Extremely Music Critic Reviews: The Avalanches – Wildflower

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The Avalanches’ debut album sounded like a thousand-piece jigsaw puzzle of a hummingbird drinking nectar that still fit together after being left in the sun and suffering water damage from the runoff of the largest kapok trees in the Amazon rain forest. 16 years later, is Wildflower as worthy of forced metaphors?

Like a wildflower planted in the Sahara, this album needed time to grow. The group announced in 2007, in an interview that we aren’t holding against them at all, that the sequel to Since I Left You was “right around the corner.” In 2011, group member Robbie Chater claimed that the album was finished even though it would take another five years to turn the existing music into an album, but it’s totally cool, I’m a professional and won’t let it affect my opinion of the long delayed Wildflower.

The album starts with an esoteric sample of somniloquist Dion McGregor narrating an excerpt of his most recent dream; because what is music if not a chance to dictate our dreams to the world, hoping they can find a home in someone else’s ear? From there comes “Because I’m Me”, a funky, blissful cut assisted by hip-hop newcomers (double-checks Wikipedia) veterans Camp Lo. And from there comes a string of euphoric, sun-soaked ditties interrupted by an underwhelming leftover from the Avalanches’ deserted Japanese cel animation film soundtrack, “The Noisy Eater”.

Featuring Biz Markie, a “Come Together” sample, and lyrics not quite bad enough to like ironically, “The Noisy Eater” is an ode to decibel-heavy noshing. The first clunker on the album, “The Noisy Eater” proves that The Avalanches are too preoccupied with their old material. Had the group focused on the album at hand rather than incessantly calling back to their previous work, they may have been able to make an original statement instead of dredging up music recorded years ago.

Since I Left You is another album by The Avalanches that also uses samples. It came out in 2000, which is 16 years ago. In the 16 years since the album came out, [add in whimsical references to 2000 pop culture and politics. REMEMBER TO DELETE THIS]. Their absence was slightly mitigated by 4 DJ Shadow releases that gave us a chance to show that we “get it”, but hurt none the less.

Throughout Wildflower, The Avalanches further demonstrate their nack for digging up samples from a time your grandfather who thinks Trump raises some good points feels people still made real music. You can practically see the chopped up vinyl strewn across the floor in the studio, if this were a documentary instead of an album where you can only hear things. Of the many powerful samples littered across the album, from the calypso classic “Bobby Sox Idol” on “Frankie Sinatra” to the soul sample/future RZA hook on “Sunshine”, the standout is the Putney Swope “Ethereal Cereal” commercial sampled at the beginning of “Wildflower.” Chater and Di Blasi wisely recognized the power of the word “ethereal” in conjunction with music, and it adds a morose, glacial tone to the album as we traverse the remaining soundscape.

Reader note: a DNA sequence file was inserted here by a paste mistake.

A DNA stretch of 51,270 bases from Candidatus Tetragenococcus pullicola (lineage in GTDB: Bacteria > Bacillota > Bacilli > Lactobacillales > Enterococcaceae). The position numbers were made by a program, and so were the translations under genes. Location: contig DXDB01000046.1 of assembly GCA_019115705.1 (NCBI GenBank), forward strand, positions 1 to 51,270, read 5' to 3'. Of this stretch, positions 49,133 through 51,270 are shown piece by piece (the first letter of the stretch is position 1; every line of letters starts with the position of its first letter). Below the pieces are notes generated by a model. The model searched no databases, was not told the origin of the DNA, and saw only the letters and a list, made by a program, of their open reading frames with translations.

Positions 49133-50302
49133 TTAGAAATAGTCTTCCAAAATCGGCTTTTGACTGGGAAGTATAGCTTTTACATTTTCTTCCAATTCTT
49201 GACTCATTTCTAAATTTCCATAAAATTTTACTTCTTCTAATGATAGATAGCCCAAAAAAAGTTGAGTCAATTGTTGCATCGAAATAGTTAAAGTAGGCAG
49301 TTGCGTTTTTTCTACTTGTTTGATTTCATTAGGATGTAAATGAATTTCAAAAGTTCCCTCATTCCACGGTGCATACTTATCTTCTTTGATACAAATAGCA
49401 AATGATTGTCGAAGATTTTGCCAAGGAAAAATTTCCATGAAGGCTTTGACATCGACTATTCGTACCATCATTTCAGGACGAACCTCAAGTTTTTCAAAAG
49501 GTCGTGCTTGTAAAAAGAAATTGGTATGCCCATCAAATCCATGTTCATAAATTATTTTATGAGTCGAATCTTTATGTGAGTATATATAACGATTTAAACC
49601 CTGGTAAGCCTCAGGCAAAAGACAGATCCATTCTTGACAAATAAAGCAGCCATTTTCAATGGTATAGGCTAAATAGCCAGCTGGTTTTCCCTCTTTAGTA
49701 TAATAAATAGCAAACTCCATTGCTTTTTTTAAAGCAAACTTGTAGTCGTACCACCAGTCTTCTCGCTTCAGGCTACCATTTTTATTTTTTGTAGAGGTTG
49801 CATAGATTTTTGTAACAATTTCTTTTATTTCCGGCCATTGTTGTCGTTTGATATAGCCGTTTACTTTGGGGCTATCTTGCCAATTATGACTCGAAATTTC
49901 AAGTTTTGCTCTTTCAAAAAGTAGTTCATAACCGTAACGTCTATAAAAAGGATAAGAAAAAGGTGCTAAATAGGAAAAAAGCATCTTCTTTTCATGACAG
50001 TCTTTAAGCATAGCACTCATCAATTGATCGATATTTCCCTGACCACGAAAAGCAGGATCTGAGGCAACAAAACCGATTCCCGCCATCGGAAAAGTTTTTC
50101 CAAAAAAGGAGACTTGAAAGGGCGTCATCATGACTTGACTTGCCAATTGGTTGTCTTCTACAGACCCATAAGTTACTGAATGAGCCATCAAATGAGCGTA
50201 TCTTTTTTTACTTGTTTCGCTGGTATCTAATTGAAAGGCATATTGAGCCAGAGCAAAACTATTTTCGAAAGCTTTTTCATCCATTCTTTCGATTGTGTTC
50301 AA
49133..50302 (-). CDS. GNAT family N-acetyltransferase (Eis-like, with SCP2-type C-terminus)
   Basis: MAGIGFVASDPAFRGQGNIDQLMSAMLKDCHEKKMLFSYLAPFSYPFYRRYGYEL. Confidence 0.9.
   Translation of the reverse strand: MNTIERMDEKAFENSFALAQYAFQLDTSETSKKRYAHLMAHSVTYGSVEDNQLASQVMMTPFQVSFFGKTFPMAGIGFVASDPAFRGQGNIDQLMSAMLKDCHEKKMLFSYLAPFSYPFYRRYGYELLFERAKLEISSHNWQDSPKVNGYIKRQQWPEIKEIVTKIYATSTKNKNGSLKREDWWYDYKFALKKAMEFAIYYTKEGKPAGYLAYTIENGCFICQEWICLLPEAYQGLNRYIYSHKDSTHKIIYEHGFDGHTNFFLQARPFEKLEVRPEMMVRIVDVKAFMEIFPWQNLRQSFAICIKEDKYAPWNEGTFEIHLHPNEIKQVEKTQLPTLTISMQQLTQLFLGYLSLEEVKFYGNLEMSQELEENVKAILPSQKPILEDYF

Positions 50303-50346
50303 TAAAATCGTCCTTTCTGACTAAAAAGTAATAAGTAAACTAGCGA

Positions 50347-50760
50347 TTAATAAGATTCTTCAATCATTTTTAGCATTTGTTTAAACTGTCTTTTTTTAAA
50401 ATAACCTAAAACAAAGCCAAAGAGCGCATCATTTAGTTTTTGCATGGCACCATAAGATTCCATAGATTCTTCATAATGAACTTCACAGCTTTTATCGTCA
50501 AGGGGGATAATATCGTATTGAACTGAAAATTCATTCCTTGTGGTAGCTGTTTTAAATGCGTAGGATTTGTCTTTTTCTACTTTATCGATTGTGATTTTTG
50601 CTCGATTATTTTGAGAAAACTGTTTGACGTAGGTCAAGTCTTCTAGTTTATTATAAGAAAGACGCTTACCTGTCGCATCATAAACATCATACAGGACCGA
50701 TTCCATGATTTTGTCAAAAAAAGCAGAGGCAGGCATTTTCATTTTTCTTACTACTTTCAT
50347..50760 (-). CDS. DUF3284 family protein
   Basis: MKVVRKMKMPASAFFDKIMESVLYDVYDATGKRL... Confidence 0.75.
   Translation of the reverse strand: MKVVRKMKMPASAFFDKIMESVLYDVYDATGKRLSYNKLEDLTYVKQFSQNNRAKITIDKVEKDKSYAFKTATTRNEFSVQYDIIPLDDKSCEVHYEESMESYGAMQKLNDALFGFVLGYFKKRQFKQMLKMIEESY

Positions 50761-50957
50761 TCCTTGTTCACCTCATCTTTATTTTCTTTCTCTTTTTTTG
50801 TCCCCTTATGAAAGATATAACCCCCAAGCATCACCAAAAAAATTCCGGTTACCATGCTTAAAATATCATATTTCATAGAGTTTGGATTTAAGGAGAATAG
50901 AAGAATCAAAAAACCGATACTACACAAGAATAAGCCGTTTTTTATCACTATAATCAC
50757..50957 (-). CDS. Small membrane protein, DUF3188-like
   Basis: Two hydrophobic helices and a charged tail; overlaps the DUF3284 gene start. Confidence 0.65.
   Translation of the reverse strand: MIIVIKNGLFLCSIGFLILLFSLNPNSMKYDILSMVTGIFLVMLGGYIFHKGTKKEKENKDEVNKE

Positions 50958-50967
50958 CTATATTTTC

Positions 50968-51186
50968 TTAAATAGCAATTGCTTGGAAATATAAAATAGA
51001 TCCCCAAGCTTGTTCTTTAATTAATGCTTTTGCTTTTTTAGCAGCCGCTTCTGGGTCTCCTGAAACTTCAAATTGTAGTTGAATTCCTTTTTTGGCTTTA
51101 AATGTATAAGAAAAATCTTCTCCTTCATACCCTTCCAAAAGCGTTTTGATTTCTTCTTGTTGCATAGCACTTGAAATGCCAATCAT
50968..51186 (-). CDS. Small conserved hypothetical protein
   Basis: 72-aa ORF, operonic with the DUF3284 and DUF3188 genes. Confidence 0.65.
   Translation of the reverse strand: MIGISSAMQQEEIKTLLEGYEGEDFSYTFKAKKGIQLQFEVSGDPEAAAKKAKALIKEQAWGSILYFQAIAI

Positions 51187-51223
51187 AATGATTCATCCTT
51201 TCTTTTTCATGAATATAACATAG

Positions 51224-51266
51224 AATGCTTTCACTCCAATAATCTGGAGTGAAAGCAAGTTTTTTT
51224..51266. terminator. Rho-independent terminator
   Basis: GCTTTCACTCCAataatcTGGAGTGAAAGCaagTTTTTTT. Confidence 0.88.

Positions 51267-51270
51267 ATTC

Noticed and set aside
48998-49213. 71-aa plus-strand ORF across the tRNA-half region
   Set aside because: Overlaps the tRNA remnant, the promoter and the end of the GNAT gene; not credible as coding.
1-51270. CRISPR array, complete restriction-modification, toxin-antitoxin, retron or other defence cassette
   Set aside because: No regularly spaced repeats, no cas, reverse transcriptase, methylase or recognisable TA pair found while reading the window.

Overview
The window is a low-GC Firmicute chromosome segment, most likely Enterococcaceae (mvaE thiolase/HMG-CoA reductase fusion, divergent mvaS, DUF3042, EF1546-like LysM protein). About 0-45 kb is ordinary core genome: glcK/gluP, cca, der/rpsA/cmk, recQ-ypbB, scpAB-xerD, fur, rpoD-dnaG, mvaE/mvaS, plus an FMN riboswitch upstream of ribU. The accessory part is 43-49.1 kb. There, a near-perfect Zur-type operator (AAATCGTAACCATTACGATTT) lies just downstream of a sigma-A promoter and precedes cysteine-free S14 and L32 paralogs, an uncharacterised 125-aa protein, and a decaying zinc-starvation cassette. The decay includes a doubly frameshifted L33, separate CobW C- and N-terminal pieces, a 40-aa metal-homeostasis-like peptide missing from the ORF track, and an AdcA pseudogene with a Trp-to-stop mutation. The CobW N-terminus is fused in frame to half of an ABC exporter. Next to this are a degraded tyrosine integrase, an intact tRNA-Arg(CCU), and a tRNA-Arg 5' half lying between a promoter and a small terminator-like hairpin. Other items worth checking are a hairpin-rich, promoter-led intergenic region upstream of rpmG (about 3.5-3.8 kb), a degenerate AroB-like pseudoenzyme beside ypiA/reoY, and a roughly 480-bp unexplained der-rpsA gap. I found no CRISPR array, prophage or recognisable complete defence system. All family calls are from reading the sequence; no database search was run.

The album picks up momentum as it heads for the climax, culminating in “Stepkids”, the wistful deep cut assisted by indie darling and Royal Trux songstress Jennifer Herema. The Australian trio also enlists the help of Father John Misty, Kevin Parker, Toro y Moi, and Jonathan Donahue at various points in the album to satisfy the music nerds and add a point and a half to this review’s score.

Given the intense delay between albums, that may or may not have been mentioned previously, it is difficult to evaluate this album in a vacuum. Since I Left You (their debut album that came out 16 years ago) was a game changer. But, if you block out the distractions and focus on the music itself, it’s tough not to find yourself becoming immersed in this album and appreciating the craftmanship before concluding it’s not as good as its critically acclaimed predecessor and therefore objectively trash.

Verdict: One of the most complex and creative albums of the 21st century, 5.5/10

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